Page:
The result, said Michael German, a former F.B.I. agent now at the American
Civil Liberties Union, has been a zeal to investigate political activists
who pose no realistic threat of terrorism.

“You have a bunch of guys and women all over the country sent out to find
terrorism. Fortunately, there isn’t a lot of terrorism in many
communities,” Mr. German said. “So they end up pursuing people who are
critical of the government.”

Complaints from the A.C.L.U. prompted the Justice Department’s inspector
general to assess the F.B.I.’s forays into domestic surveillance. The
resulting report last September absolved the bureau of investigating
dissenters based purely on their expression of political views. But the
inspector general also found skimpy justification for some investigations,
uncertainty about whether any federal crime was even plausible in others
and a mislabeling of nonviolent civil disobedience as “terrorism.”

Asked about the surveillance of Mr. Crow, an F.B.I. spokesman, Paul E.
Bresson, said it would be “inappropriate” to discuss an individual case.
But he said that investigations are conducted only after the bureau
receives information about possible crimes.

“We do not open investigations based on individuals who exercise the
rights afforded to them under the First Amendment,” Mr. Bresson said. “In
fact, the Department of Justice and the bureau’s own guidelines for
conducting domestic operations strictly forbid such actions.”

It is not hard to understand why Mr. Crow attracted the bureau’s
attention. He has deliberately confronted skinheads and Ku Klux Klan
members at their gatherings, relishing the resulting scuffles. He claims
to have forced corporate executives to move with noisy nighttime protests.

He says he took particular pleasure in a 2003 demonstration for Greenpeace
in which activists stormed the headquarters of ExxonMobil in Irving, Tex.,
to protest its environmental record. Dressed in tiger outfits, protesters
carried banners to the roof of the company’s offices, while others wearing
business suits arrived in chauffeured Jaguars, forcing frustrated police
officers to sort real executives from faux ones.

“It was super fun,” said Mr. Crow, one of the suits, who escaped while 36
other protesters were arrested. “They had ignored us and ignored us. But
that one got their attention.”

It got the attention of the F.B.I. as well, evidently, leading to the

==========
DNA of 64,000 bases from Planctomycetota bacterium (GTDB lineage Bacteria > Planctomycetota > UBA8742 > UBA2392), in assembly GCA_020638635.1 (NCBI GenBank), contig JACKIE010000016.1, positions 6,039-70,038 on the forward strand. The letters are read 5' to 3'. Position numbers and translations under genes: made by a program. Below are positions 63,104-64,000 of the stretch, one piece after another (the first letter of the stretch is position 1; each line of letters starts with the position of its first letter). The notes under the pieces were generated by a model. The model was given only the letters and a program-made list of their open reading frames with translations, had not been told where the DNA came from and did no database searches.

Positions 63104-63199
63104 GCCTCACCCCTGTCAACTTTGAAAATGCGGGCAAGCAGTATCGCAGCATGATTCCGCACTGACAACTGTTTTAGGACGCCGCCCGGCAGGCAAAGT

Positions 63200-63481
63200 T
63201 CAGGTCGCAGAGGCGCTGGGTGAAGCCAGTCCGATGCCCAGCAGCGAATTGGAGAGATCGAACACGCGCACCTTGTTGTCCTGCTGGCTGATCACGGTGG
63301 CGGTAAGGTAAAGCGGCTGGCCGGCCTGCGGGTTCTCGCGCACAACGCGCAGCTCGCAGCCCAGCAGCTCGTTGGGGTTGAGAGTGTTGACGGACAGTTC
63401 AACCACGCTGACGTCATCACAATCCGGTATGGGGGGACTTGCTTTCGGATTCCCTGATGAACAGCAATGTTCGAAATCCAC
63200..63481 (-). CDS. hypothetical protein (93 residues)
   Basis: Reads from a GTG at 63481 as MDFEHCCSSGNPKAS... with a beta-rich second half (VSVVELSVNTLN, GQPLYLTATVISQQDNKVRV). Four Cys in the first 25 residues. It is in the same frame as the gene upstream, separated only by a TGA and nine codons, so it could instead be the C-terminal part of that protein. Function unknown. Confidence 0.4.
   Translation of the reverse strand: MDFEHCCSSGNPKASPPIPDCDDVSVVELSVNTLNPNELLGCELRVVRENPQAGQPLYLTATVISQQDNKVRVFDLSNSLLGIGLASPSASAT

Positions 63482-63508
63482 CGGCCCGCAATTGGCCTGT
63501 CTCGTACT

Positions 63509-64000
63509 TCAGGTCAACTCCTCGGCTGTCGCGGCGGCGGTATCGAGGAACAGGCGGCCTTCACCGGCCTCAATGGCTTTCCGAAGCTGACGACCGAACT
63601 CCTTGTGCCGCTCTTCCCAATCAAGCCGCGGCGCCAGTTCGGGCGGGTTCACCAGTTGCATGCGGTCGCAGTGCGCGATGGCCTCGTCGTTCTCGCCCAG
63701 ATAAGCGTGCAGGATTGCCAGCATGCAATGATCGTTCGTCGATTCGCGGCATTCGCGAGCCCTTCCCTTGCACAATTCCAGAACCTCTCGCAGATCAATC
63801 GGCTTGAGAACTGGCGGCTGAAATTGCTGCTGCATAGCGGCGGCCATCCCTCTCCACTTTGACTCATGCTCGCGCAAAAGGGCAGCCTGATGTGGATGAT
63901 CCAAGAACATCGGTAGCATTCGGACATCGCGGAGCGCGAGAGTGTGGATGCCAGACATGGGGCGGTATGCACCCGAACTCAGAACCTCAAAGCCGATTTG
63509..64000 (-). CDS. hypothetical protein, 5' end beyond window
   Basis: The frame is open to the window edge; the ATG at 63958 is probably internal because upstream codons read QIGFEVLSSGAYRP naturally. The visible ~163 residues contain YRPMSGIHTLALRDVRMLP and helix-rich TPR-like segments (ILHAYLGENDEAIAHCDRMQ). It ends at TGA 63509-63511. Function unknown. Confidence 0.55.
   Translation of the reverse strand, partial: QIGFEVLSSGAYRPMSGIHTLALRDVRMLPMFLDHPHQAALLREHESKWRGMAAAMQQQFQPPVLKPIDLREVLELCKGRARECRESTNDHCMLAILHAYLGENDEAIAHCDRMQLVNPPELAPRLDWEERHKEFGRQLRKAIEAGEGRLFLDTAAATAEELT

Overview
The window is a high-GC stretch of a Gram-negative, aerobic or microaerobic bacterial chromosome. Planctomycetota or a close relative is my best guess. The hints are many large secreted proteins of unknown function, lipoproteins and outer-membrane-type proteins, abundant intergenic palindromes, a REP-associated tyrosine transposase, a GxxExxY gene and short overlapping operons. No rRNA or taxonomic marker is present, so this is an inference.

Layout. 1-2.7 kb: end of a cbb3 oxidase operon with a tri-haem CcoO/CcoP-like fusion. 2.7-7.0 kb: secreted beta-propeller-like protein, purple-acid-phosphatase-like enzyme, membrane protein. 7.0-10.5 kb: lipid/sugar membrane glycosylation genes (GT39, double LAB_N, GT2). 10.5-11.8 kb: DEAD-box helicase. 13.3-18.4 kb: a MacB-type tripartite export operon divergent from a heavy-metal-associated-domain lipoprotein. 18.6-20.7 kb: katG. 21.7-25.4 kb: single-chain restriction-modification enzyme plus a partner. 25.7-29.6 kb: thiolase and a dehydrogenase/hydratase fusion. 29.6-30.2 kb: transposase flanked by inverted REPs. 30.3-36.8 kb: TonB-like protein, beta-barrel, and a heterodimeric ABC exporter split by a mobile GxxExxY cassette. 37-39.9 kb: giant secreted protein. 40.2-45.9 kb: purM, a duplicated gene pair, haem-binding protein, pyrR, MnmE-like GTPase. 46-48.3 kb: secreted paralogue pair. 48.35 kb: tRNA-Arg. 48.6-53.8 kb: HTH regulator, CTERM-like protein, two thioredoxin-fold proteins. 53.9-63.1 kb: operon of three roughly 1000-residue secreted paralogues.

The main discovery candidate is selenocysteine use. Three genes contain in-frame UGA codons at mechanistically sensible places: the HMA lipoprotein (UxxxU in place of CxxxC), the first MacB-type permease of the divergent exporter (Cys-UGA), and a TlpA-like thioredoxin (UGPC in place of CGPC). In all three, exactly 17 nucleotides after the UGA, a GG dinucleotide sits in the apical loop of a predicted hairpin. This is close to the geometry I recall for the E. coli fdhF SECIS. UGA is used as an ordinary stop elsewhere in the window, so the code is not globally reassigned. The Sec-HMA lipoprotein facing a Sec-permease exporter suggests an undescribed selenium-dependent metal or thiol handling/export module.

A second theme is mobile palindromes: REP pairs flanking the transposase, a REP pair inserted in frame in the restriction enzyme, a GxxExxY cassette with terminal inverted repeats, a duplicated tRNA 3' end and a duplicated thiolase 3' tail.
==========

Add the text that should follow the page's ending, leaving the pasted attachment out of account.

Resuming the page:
three-year investigation that focused specifically on Mr. Crow. The
surveillance documents show that he also turned up in several other
investigations of activism in Texas and beyond, from 2001 to at least

For an aficionado of civil disobedience, Mr. Crow comes across as more
amiable than combative. He dropped out of college, toured with an
electronic-rock band and ran a successful Dallas antiques business while
dabbling in animal rights advocacy. In 2001, captivated by the philosophy
of anarchism, he sold his share of the business and decided to become a
full-time activist.

Since then, he has led a half-dozen groups and run an annual training camp
for protesters. (The camps invariably attracted police infiltrators who
were often not hard to spot. “We had a rule,” he said. “If you were burly,
you didn’t belong.”) He also helped to found Common Ground Relief, a
network of nonprofit organizations created in New Orleans after Hurricane

Anarchism was the catchword for an international terrorist movement at the
turn of the 20th century. But Mr. Crow, whose e-mail address contains the
phrase “quixotic dreaming,” describes anarchism as a kind of locally
oriented self-help movement, a variety of “social libertarianism.”

“I don’t like the state,” he said. “I don’t want to overthrow it, but I
want to create alternatives to it.”

This kind of talk appears to have baffled some of the agents assigned to
watch him, whose reports to F.B.I. bosses occasionally seem petulant. One
agent calls “nonviolent direct action,” a phrase in activists’ materials,
“an oxymoron.” Another agent comments, oddly, on Mr. Crow and his wife,
Ann Harkness, who have been together for 24 years, writing that “outwardly
they did not appear to look right for each other.” At a training session,
“most attendees dressed like hippies.”

Such comments stand out amid detailed accounts of the banal: mail in the
recycling bin included “a number of catalogs from retail outlets such as
Neiman Marcus, Ann Taylor and Pottery Barn.”

Mr. Crow said he hoped the airing of such F.B.I. busywork might deter
further efforts to keep watch over him. The last documents he has seen
mentioning him date from 2008. But the Freedom of Information Act exempts
from disclosure any investigations that are still open.

“I still occasionally see people sitting in cars across the street,” he
said. “I don’t think they’ve given up.”